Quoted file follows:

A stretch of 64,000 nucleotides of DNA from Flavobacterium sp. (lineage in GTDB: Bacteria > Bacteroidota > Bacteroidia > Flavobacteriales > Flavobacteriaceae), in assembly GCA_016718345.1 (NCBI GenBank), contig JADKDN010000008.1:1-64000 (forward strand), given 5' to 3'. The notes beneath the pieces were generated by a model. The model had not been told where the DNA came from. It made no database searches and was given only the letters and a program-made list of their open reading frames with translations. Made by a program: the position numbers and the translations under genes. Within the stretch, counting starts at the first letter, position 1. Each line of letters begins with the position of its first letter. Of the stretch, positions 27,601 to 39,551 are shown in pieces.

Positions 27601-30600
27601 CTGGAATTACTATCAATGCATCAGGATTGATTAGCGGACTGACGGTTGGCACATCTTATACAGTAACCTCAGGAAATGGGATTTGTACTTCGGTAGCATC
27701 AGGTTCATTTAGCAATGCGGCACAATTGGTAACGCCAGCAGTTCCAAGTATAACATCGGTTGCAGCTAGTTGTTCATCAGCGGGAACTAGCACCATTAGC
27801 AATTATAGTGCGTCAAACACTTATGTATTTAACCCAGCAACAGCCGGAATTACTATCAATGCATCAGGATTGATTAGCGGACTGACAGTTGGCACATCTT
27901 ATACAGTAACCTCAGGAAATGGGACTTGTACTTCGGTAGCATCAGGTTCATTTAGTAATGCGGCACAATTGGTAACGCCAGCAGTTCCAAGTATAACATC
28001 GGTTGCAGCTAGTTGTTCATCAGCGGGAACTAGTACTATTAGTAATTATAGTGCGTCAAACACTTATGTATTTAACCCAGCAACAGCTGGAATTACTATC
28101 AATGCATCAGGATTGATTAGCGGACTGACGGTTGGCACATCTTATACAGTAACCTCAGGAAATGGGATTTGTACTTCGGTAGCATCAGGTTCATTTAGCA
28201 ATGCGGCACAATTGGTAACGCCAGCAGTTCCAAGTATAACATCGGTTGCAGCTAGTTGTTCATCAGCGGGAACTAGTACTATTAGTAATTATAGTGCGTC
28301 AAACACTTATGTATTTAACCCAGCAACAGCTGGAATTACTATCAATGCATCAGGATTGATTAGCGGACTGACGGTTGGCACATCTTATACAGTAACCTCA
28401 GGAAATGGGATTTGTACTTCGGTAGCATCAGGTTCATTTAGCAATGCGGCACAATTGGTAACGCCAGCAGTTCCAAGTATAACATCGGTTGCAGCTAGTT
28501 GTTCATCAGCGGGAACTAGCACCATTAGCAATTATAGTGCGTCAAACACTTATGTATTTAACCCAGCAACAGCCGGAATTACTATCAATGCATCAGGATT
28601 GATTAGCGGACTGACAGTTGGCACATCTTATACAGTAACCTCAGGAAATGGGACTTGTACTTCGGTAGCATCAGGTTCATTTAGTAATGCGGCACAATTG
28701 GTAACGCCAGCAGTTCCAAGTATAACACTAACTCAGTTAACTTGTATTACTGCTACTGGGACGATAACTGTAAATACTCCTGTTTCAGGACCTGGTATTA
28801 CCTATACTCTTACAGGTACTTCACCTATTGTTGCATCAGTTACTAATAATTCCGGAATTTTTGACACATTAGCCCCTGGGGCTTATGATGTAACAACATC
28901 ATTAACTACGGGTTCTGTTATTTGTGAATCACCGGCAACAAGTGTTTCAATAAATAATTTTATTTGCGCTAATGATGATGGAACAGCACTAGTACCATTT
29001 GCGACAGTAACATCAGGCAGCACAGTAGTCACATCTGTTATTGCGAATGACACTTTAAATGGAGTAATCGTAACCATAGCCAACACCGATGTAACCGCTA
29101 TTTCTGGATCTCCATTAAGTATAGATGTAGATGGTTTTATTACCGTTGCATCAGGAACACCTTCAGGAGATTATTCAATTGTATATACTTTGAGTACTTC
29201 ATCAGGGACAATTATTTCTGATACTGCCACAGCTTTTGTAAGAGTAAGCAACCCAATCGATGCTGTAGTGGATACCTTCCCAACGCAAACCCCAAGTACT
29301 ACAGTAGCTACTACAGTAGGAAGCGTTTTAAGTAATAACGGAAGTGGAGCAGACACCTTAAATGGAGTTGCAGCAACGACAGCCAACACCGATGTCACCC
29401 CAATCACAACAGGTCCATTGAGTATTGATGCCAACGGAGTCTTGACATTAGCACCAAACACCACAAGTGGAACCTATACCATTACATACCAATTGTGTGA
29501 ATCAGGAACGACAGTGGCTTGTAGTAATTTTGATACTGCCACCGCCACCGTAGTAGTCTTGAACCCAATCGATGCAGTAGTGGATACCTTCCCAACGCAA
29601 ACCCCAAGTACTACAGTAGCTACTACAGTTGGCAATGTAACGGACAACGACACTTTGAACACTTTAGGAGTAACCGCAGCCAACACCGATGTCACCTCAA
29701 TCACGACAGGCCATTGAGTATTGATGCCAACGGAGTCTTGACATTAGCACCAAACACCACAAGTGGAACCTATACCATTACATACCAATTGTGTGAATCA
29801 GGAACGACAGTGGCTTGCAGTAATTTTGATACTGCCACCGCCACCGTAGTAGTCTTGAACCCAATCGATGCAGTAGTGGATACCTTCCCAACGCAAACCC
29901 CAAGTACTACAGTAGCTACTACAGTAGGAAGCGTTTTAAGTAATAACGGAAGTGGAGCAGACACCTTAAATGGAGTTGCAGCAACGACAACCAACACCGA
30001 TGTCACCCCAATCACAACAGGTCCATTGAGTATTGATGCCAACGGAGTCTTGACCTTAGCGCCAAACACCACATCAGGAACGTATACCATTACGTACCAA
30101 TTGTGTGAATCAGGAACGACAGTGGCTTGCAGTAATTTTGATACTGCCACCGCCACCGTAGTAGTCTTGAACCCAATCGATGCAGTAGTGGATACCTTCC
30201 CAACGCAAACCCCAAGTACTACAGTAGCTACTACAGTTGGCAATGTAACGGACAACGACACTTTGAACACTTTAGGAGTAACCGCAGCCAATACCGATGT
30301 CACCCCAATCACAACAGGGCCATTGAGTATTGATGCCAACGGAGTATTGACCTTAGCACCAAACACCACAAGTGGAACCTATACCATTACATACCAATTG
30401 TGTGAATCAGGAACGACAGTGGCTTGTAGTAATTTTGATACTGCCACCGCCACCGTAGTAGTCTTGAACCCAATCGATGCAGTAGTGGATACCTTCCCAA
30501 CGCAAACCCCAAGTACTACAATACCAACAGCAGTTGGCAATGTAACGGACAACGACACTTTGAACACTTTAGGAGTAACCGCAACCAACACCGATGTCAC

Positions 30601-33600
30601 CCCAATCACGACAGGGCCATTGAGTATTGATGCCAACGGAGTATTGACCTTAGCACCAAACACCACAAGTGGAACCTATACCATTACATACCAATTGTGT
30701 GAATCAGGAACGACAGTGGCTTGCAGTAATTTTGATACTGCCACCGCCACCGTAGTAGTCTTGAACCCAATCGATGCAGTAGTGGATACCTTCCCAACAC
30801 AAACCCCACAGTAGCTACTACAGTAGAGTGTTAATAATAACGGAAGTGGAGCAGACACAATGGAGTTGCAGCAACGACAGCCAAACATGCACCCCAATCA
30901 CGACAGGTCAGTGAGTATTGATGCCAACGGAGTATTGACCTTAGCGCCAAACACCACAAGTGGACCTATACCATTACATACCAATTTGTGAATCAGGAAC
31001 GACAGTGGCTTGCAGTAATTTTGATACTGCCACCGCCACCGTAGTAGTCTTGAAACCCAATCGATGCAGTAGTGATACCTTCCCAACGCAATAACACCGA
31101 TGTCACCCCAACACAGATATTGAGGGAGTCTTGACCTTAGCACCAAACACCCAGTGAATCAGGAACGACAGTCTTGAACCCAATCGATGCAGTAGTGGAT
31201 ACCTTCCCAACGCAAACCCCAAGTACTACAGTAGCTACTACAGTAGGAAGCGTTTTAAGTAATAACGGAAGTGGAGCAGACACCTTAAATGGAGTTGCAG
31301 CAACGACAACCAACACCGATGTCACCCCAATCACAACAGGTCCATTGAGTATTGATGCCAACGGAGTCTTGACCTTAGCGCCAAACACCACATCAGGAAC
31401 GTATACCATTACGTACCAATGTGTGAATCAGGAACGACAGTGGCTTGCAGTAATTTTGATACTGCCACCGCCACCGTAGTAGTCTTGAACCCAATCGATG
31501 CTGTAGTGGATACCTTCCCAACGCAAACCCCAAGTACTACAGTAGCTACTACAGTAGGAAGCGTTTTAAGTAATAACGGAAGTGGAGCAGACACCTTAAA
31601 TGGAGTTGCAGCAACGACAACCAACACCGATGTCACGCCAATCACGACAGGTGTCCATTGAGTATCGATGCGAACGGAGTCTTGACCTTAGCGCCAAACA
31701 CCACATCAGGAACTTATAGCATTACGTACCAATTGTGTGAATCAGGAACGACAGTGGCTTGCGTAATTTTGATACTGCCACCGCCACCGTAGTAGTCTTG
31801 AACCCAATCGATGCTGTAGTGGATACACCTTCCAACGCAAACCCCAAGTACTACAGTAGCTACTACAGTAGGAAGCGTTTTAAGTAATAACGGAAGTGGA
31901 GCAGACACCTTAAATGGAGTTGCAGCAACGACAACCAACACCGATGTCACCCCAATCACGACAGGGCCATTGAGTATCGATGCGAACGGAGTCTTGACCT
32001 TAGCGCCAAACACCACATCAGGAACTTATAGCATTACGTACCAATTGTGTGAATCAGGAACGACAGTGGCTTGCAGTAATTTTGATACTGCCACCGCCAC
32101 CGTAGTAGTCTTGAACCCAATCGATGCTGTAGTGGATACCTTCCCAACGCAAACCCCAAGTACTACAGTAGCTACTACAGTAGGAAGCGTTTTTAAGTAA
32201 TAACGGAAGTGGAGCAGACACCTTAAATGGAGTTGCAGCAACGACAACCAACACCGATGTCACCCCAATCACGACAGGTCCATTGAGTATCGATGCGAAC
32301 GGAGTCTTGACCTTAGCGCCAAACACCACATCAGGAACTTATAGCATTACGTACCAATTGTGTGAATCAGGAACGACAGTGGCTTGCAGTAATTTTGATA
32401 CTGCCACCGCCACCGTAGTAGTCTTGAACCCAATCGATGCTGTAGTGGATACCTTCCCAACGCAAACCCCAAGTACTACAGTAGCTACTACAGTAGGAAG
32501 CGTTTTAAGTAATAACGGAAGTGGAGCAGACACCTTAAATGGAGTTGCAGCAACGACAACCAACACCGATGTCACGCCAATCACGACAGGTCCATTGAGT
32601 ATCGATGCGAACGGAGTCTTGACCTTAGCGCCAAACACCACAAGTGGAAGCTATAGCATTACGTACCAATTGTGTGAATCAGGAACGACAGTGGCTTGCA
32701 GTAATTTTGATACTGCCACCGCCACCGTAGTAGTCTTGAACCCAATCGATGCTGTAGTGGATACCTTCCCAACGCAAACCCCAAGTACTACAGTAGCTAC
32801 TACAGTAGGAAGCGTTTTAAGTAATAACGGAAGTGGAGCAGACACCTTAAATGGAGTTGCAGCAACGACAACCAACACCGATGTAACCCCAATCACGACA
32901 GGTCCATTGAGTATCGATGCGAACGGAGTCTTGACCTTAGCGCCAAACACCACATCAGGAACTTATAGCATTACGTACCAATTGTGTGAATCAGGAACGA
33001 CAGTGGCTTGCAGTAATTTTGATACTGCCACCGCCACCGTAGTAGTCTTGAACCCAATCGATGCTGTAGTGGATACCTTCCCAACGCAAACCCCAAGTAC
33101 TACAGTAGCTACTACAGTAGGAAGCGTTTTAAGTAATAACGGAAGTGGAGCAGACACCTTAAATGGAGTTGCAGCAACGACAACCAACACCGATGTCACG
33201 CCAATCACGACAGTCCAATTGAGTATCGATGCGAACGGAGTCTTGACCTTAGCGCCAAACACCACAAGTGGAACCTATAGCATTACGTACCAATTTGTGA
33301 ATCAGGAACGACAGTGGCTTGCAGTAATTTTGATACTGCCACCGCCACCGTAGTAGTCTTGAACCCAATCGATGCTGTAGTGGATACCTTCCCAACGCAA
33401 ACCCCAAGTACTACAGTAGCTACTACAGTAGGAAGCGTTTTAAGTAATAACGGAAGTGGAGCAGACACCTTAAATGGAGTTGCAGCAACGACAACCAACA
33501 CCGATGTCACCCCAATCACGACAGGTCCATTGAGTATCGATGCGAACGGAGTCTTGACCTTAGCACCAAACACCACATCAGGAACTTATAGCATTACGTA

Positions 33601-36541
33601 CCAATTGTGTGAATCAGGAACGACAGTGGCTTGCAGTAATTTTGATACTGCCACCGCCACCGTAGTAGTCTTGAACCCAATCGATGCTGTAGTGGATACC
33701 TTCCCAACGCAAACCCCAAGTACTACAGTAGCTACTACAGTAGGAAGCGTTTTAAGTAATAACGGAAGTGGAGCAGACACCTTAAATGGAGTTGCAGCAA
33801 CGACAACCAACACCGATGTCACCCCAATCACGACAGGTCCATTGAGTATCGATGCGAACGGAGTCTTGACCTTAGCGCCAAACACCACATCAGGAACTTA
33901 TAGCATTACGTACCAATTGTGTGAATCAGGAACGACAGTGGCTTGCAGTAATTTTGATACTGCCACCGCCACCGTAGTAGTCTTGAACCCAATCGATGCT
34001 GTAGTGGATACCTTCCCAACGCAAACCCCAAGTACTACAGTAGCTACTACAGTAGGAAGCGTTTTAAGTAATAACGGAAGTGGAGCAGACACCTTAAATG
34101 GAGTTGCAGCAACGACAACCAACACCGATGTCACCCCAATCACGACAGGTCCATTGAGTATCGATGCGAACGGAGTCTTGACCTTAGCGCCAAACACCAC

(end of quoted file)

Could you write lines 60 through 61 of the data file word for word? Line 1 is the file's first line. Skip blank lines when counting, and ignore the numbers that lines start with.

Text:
33201 CCAATCACGACAGTCCAATTGAGTATCGATGCGAACGGAGTCTTGACCTTAGCGCCAAACACCACAAGTGGAACCTATAGCATTACGTACCAATTTGTGA
33301 ATCAGGAACGACAGTGGCTTGCAGTAATTTTGATACTGCCACCGCCACCGTAGTAGTCTTGAACCCAATCGATGCTGTAGTGGATACCTTCCCAACGCAA